After adding the Annual Revenue and Provincial Taxes to the State Treasury, subtract 20 Talents for each active War/Revolt (even if Unprosecuted, or not printed on the card) and the appropriate amount for any Land Bills in effect. Deduct two Talents for maintenance of each existing Legion or Fleet not in rebellion.
The Rebel is considered a War (specifically a Revolt-type War) according to the AH rules. You are correct that the VG rules never define a Rebel in this way, but from reading the Rebel Governor rule you cited, it is somewhat implied, so I have to assume it was an oversight in the rewrite.


 
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Rob W
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Thanks everyone for the comments. I agree that it is implied. I will play it like this from now on. It might be worth updating the errata if it was indeed intended. Maybe we will find out that the advanced rules was the messed up part and it shouldn't be implied...
 
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T. Dauphin
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OK, sorry, I was passing notes when you asked the question and wasn't paying attention. Obviously, I haven't contributed anything helpful in this debate as yet, but I think I've found what you're looking for.

rwright wrote:

A correction to Axle; a rebel marching on Rome could be "unprosecuted" but have still resulted in a stalemate for the state. The game would not be over but this should increase unrest the way you play. I think the only way it could happen would be if all the legions that are in Rome perish in the battle. Ref: 1.11.372 “Stalemate” means the Civil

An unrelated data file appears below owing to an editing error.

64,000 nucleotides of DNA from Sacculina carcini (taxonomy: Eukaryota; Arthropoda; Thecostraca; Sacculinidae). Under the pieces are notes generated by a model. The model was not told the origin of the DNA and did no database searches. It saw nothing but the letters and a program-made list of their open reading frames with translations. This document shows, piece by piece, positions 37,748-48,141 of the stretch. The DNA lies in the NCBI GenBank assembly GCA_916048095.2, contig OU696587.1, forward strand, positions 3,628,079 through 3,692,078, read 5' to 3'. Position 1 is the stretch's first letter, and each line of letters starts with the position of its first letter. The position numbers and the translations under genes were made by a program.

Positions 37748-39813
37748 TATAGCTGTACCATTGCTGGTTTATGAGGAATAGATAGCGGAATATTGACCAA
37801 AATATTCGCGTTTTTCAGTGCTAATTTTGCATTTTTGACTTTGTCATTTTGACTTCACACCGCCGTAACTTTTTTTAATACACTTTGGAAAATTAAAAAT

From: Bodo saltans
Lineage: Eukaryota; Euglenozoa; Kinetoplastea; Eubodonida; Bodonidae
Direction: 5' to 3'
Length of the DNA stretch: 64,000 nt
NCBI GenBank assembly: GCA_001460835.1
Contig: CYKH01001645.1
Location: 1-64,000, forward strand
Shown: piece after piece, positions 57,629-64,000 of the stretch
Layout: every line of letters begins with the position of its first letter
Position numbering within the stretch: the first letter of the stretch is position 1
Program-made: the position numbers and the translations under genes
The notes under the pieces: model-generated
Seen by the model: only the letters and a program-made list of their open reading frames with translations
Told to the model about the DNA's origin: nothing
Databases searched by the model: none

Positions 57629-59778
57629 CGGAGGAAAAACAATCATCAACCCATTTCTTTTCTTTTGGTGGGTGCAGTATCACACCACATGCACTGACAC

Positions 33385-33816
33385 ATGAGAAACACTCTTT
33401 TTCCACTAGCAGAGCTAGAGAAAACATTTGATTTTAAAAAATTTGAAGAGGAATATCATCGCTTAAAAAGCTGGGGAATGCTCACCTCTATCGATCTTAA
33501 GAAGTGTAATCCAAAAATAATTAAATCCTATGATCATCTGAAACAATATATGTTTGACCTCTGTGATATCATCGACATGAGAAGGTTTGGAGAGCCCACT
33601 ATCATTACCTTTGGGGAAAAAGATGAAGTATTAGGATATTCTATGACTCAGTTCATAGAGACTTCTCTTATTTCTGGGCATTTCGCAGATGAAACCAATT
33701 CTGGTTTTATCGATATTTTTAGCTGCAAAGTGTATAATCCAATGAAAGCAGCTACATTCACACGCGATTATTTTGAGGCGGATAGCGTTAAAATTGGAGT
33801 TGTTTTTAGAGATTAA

War is undecided, and must be continued during the next Combat
Phase. If all the Senate armies are destroyed through combat losses
the rebel does not automatically win and the Senate will have a chance
to attack him again next turn.

Agreed

rwright wrote:

That rule seems to support what everyone is saying. But I have noticed that no where (and especially not in the basic rules) does it say that a civil war in which the primary rebel is currently marching on Rome counts as one of the four wars, can cause unrest, and costs the state 20 talents.

It doesn't say ALL that, but it does say that it counts as one of the four wars--and therefore implies all the rest.
In the AH rules, rule 12.32 says;

AH Rulebook wrote:

12.32 CIVIL WAR WINNER: If a rebel defeats the Senate's Army or wins due to a "People Revolt", or State Bankruptcy, or the Senate's failure to Stalemate him when he marches on Rome, he may still lose (along with everyone else) if there are four active Wars (including his Revolt if still ongoing) at the end of the Combat Phase...

The emphasis is mine.

rwright wrote:

My biggest concern is that no where in 1.11 does it say that a rebellion does the three things in question. Is there an error in the rule-book? Or is this just how you guys play a rebellion? I have the VG, maybe AH was more clear and this is just a leftover understanding amongst the players here...

Right. This is rule 1.12.4 "SURVIVAL" in the living rules.
However, the bit in brackets which I emphasized has been left out of this version. Maybe it was thought this was already understood by this point. Don't know.

rwright wrote:

I am still a little undecided which way to go if it can just be a house rule. If someone marches on Rome with three other active wars the state could prosecute the rebellion and another war. If the state loses both, the rebel wins as he then gets a chance to prosecute wars to bring the count less than 4, but it would already be. REF: 1.11.373.

But since his war counts as one, it would still be at 4, and he would need to reduce the number of wars.

rwright wrote:

Going on a strict reading of the rules, it is intended that ONLY a primary rebel staying in his province does the three things mentioned.

I hope that now shows that this is not the case, and I hope I've finally contributed something useful. Please put in a good word for me during parent-teacher interviews.